With the imminent threat of a Grexit dissipating, yield disparities are back in focus and dominating the FX market. This makes currencies with hawkish central bank backing an attractive option for investors, like the GBP. Last week the Bank of England (BOE) entertained the notion of higher interest rates and the market expects it to hike rates by 25 basis points in the next six months. This is in complete contrast to the Australian dollar whose main adversary in the Reserve Bank of Australia (RBA).
RBA Governor Stevens’ noted that rate cuts are still on the table and in its latest meeting minutes the RBA stated that a further depreciation of the Australia dollar is both likely and necessary. Despite recent weakness in the commodity currency against the US dollar, it hasn’t depreciated nearly as much against a basket of other currencies, despite a continuous sell-off in commodity prices. Also, the RBA has been a massive advocate of a lower exchange rate and it doesn’t want to risk sparking a rally in AUD by changing its tune.
The Australian dollar was also hit by mixed inflation numbers. Headline CPI increased 0.7% q/q and 1.5% y/y in Q2, missing expected increases of 0.8% and 1.7% respectively. Core inflation numbers were slightly more encouraging, with trimmed mean and weighted median CPIs increasing 2.2% y/y and 2.4% y/y respectively, but the pace of core inflation growth appears to be waning. However the figures are viewed they leave room for further policy loosening from the RBA if needed to boost domestic demand – the RBA’s official inflation target is 2-3%.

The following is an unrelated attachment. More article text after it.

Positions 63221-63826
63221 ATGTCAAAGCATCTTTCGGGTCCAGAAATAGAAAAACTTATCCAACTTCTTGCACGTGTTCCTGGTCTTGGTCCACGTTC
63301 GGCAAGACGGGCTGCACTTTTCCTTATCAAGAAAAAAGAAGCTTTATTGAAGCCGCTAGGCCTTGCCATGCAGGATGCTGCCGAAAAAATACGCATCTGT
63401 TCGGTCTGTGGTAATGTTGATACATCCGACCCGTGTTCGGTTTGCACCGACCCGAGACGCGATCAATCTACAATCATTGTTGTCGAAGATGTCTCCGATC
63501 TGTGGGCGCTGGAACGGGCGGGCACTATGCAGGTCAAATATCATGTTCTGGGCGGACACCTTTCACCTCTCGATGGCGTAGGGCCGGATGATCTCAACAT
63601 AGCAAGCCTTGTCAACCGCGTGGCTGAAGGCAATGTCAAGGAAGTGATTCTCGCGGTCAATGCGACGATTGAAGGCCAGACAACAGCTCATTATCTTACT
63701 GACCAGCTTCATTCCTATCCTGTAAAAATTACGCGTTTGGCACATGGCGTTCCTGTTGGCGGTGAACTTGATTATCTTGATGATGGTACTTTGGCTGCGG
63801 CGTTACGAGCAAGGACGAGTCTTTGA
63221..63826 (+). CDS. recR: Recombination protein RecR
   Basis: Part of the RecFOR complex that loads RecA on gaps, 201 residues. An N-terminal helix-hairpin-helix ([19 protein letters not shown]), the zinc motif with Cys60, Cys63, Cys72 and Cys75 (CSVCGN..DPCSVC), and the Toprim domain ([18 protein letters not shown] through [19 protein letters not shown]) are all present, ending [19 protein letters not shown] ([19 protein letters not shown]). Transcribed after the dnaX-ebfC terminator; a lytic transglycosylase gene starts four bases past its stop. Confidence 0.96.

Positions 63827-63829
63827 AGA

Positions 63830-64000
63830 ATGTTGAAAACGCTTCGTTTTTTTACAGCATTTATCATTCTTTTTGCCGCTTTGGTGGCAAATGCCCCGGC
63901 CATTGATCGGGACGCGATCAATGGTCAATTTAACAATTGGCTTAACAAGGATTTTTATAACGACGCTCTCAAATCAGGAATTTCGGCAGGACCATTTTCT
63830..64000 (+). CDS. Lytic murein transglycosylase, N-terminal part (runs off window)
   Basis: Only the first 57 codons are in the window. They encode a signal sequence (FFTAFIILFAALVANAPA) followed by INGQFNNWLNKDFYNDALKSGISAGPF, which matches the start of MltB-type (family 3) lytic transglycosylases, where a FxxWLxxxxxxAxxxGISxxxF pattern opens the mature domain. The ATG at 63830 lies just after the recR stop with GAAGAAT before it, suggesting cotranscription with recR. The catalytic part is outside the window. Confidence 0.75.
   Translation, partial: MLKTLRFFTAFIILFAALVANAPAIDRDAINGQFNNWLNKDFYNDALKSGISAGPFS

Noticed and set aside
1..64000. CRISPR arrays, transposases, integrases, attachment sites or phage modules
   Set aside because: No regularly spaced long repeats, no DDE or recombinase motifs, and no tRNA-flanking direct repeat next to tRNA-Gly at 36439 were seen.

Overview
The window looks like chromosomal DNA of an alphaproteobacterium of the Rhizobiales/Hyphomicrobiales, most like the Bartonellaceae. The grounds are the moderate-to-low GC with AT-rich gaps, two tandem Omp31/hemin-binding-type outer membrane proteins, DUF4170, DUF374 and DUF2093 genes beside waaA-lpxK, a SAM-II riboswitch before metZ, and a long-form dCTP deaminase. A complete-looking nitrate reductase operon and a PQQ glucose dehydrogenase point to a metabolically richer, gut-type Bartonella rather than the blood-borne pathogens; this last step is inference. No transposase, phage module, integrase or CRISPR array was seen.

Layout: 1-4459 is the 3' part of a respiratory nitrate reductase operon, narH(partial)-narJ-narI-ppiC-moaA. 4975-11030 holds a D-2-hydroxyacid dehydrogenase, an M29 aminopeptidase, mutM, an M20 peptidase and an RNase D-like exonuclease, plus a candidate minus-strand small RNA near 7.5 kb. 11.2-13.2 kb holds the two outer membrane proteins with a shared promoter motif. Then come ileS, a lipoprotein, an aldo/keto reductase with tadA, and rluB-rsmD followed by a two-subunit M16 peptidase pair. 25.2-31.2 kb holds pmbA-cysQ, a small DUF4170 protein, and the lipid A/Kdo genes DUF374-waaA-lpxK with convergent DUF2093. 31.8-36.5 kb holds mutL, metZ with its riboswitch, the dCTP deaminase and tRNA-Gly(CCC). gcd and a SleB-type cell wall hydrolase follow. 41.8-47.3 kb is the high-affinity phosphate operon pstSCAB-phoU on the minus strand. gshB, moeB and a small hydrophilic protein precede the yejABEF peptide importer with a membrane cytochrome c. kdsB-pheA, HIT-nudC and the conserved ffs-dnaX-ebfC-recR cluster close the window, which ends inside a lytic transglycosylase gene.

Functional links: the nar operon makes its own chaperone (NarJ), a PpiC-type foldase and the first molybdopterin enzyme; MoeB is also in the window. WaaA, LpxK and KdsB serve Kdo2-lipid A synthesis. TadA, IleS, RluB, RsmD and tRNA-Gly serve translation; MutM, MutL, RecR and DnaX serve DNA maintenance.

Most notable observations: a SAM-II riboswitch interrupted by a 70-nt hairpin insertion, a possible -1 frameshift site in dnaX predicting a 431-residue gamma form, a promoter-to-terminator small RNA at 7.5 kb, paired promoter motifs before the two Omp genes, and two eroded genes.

GBPAUD heads higher
A divergence of monetary policy between the UK and Australia, as well as some potential further divergence (somewhere between 25-50 basis points of interest rate divergence over the next six months looks to be priced into the market), has helped keep GBPAUD in a broad upward trend since the beginning of May. While the pair is in this trend our overall bias remains higher, although we cannot rule out a push towards the base of this channel in the near-term.